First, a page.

I will cover two topics today. First, the Pew Research Institute’s recent work on political and civic participation, where Hungarians are shown to be apathetic. And second, for fun, a prayer chain for Viktor Orbán, who is responsible in large part for the lethargy Hungarians exhibit nowadays.
Pew Research on political participation
A few days ago I read about a survey conducted by the Pew Research Center that showed an abysmal lack of political participation among Hungarians. The news intrigued me, so I decided to go to the actual study. In reality, it turned out there were two studies.
The first covered only four European countries: Greece, Italy, Poland, and Hungary. The result? Of the four nations surveyed, the Greeks and Italians are the most politically engaged; the Hungarians, the least. Even the gap between Hungary and Poland is dishearteningly large. For example, only 9% of the Hungarian population has ever attended a campaign event. In Poland that figure is 21%. The situation is nearly the same when it comes to participation in a volunteer organization. And it’s no wonder that recent demonstrations organized by opposition forces are so poorly attended. Only 7% of Hungarians have ever bothered to go to a demonstration. In Poland the situation is better (12%), but both pale in comparison to the enthusiasm of the Greeks (29%) and Italians (25%).
Hungarians demonstrated their apathy when confronted with the proposition: “Likely to take political action, such as contact an elected official or participate in a demonstration on ….” followed by the following issues: poor health care, poverty, poor-quality schools, government corruption, police misconduct, and discrimination against disadvantaged groups. In none of the above categories would the majority of Hungarians be prompted to act. Healthcare is the one issue that seems to interest Hungarians: 44% would be willing to demonstrate or complain. But on other issues–like poverty, education, government corruption–only about 30% would be willing to do anything. When it comes to police misconduct or discrimination, their enthusiasm is a very low 20-22%.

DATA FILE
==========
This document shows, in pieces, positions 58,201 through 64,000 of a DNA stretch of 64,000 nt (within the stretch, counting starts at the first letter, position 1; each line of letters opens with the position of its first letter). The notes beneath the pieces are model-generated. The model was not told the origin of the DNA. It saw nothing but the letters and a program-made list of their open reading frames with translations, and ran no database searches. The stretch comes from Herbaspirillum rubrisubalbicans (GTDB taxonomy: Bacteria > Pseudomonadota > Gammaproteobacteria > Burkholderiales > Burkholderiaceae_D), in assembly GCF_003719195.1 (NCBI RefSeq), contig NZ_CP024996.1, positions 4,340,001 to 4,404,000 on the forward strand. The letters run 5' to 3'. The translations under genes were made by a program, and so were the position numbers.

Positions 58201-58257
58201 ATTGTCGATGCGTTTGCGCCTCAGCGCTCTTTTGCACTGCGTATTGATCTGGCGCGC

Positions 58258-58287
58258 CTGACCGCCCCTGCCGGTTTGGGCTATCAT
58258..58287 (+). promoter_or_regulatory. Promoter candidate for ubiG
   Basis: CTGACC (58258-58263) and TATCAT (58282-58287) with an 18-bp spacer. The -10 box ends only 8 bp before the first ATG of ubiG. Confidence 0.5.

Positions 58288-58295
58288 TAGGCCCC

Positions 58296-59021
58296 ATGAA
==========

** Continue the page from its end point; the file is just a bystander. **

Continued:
The study also found that 67% of Hungarians think that “the government is run for the benefit of only a few groups of people.” The Greeks (80%) and Italians (73%) are a lot more skeptical. Moreover, 61% of Hungarians believe that “ordinary citizens cannot do much to influence the government.” These findings are especially interesting in light of Polish responses to the same questions. In Poland 54% of the population think their government serves only the privileged and 48% think it is worth making an effort to change the status quo. The Hungarian case is typical of a society where people grumble but only a small minority ever bothers to do anything about the state of affairs.